• In some embodiments, the solenoid valves 118 and 126 can be replaced with a three-way valve where the flow can be selectively placed in normal pumping mode during vehicle/engine in-use conditions or set to circulate flow through the ejector to evacuate the fuel rail during vehicle/engine shut-off conditions. Note the solenoid valves, check valves, and three-way valve are exemplary. It will be appreciated that any suitable type of valve may be implemented in the fuel system. In some embodiments, one or more valve may be omitted from the fuel system.
  • The controller 128 is shown receiving various signals from sensors 132 coupled to engine 102 and fuel system 110. The sensors 132 may measure or derive any suitable parameter that is considered to control operation of the engine 102 and/or the fuel system 110. For example, the sensors 132 may measure pressure, temperature, engine speed, etc. The controller 128 may adjust operation of actuators 130 coupled to engine 102 and fuel system 110 in order to control different modes of operation. For example, the actuators 130 may include fuel system valves, engine valves, the fuel pump, etc. The controller 128 may include a storage medium, such as read-only memory, that can be programmed with computer readable data representing instructions executable by a processor of the controller for performing the methods described below as well as other variants that are anticipated but not specifically listed.
  • By implementing the above described engine system in a vehicle application that employs liquid propane for combustion, a variety of potential benefits may be achieved. For example, due to the density of liquid propane relative to gaseous propane, the ability to evacuate the fuel rail after engine shut-off may provide a much greater reduction in emissions and increase in fuel economy relative to a gaseous propane application. Further, by employing an ejector that is operable based on a motive flow from a fuel pump that is already implemented in the fuel system, the fuel rail can be evacuated without the expense of an additional mechanical vacuum pump. Moreover, unlike a mechanical pump, the ejector is able to handle the phase change of liquid/gas being evacuated. Thus, even if propane undergoes a phase change during evacuation, the propane can still be pumped back to the fuel tank. Additionally, the ejector operates in a simple manner with no moving parts.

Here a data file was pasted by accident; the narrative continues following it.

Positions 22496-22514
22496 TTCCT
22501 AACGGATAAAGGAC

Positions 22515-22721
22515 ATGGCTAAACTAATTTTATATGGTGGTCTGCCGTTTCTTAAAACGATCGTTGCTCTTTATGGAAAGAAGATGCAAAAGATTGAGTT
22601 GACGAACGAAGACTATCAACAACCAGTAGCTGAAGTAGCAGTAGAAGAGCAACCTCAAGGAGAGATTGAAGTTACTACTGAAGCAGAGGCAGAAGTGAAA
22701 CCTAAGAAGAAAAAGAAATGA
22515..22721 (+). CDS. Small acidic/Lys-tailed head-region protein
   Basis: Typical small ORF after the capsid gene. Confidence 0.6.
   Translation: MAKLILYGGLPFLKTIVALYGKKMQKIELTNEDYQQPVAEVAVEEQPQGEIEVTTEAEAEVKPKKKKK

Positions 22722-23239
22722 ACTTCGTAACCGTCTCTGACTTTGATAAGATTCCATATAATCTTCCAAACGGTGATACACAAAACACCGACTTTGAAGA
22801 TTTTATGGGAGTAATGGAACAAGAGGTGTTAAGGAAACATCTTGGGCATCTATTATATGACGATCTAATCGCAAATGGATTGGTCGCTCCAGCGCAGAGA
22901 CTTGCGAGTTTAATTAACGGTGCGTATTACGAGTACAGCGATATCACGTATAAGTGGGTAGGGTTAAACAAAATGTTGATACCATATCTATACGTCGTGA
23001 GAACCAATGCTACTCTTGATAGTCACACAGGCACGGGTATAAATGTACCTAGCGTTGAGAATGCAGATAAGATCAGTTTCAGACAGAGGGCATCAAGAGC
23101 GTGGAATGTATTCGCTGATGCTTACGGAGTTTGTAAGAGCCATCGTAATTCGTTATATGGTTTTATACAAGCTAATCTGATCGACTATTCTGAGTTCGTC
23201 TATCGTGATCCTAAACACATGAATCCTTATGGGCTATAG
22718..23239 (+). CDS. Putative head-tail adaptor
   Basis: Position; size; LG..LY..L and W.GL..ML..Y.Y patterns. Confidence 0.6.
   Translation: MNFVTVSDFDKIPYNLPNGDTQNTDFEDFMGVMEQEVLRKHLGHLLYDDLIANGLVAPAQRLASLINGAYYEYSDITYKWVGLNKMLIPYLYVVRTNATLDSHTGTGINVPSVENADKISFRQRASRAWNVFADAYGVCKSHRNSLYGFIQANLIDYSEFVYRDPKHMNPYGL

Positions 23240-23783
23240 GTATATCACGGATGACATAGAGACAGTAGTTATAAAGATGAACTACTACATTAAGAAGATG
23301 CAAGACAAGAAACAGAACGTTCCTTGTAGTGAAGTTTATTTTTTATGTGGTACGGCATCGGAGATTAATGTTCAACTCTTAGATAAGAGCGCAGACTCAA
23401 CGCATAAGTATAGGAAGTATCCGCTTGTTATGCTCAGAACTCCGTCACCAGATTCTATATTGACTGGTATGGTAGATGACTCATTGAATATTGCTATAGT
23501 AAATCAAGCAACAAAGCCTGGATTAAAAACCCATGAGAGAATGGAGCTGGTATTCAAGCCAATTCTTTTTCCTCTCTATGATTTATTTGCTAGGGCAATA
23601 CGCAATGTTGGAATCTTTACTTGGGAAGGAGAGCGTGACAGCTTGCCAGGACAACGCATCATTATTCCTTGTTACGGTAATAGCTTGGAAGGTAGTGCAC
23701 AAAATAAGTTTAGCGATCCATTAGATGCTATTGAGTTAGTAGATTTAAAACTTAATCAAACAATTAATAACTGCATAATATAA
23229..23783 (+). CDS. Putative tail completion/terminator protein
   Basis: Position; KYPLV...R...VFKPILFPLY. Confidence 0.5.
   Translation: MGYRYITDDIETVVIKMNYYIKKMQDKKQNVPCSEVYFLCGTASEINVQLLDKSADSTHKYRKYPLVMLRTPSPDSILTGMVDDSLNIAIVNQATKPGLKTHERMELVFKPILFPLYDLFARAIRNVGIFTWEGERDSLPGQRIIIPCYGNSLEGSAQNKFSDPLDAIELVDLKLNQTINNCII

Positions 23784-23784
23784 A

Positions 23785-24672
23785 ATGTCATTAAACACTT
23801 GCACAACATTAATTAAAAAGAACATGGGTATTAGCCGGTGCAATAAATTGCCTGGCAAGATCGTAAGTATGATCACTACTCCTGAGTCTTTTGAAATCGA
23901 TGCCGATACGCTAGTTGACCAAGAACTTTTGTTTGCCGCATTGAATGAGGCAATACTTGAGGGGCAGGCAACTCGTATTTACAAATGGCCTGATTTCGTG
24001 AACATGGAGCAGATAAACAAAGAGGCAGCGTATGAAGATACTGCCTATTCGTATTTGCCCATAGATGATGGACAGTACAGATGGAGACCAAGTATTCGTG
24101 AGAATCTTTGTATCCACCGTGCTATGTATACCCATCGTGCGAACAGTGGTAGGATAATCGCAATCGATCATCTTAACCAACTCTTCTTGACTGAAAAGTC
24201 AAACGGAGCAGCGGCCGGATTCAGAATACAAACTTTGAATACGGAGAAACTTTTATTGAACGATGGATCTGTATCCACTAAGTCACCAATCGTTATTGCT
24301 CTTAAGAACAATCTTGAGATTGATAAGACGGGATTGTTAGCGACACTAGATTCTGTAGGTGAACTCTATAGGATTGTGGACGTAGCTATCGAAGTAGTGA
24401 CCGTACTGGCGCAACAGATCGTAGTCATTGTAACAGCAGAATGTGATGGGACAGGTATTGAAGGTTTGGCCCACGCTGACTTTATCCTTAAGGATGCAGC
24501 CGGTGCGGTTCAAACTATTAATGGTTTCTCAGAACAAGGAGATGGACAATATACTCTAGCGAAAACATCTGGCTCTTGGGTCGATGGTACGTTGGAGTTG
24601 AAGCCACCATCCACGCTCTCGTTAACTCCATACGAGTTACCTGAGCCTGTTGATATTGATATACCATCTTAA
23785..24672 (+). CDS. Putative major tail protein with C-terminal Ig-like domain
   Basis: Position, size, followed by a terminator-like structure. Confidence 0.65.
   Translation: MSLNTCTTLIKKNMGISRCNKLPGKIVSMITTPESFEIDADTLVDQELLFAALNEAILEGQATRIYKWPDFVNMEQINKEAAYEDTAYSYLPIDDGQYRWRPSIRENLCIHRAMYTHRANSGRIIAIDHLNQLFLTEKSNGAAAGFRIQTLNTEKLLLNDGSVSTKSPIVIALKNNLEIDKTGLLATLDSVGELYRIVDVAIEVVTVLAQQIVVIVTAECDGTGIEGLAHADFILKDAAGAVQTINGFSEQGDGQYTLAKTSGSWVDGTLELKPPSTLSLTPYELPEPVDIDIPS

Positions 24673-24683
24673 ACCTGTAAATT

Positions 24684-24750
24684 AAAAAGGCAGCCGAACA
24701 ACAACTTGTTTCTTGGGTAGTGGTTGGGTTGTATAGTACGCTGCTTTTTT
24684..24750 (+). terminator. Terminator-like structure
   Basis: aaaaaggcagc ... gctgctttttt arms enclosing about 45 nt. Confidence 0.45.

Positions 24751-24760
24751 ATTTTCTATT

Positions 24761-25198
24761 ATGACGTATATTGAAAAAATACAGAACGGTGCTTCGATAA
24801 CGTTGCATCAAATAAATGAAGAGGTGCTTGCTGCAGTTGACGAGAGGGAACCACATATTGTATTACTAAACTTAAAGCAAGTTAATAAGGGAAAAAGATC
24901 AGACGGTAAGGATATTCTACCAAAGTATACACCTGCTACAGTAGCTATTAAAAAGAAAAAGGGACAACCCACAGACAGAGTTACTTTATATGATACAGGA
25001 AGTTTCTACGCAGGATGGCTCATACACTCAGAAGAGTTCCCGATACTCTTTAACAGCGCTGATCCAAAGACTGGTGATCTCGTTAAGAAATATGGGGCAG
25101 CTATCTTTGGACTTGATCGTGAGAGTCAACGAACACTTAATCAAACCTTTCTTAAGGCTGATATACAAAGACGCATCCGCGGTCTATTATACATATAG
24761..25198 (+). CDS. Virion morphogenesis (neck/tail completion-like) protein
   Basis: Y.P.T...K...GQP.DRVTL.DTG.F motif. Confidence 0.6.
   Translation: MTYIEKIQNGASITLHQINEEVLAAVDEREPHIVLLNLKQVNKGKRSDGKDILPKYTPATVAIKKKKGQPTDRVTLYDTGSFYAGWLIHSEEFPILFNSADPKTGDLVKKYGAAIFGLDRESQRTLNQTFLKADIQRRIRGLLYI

• FIG. 2 schematically shows an embodiment of an engine system where a fuel system 200 includes a plurality of fuel rail evacuation stages. Each of the fuel rail evacuation stages includes an ejector that receives a motive flow from the fuel pump during an engine shut-off condition to evacuate the fuel rail. The motive flow of the ejectors is connected in parallel. The suction flow of the ejectors is connected in series so that the output of one ejector is fed to the input of another ejector which allows a lower pressure in the fuel rail to be obtained for a greater amount of fuel to be evacuated.